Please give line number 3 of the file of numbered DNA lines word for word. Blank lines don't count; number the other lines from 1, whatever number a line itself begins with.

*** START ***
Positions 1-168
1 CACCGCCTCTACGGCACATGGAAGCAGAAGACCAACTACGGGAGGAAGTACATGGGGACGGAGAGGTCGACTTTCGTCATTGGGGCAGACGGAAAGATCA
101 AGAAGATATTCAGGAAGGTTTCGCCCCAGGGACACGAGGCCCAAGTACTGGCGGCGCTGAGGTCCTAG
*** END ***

101 AGAAGATATTCAGGAAGGTTTCGCCCCAGGGACACGAGGCCCAAGTACTGGCGGCGCTGAGGTCCTAG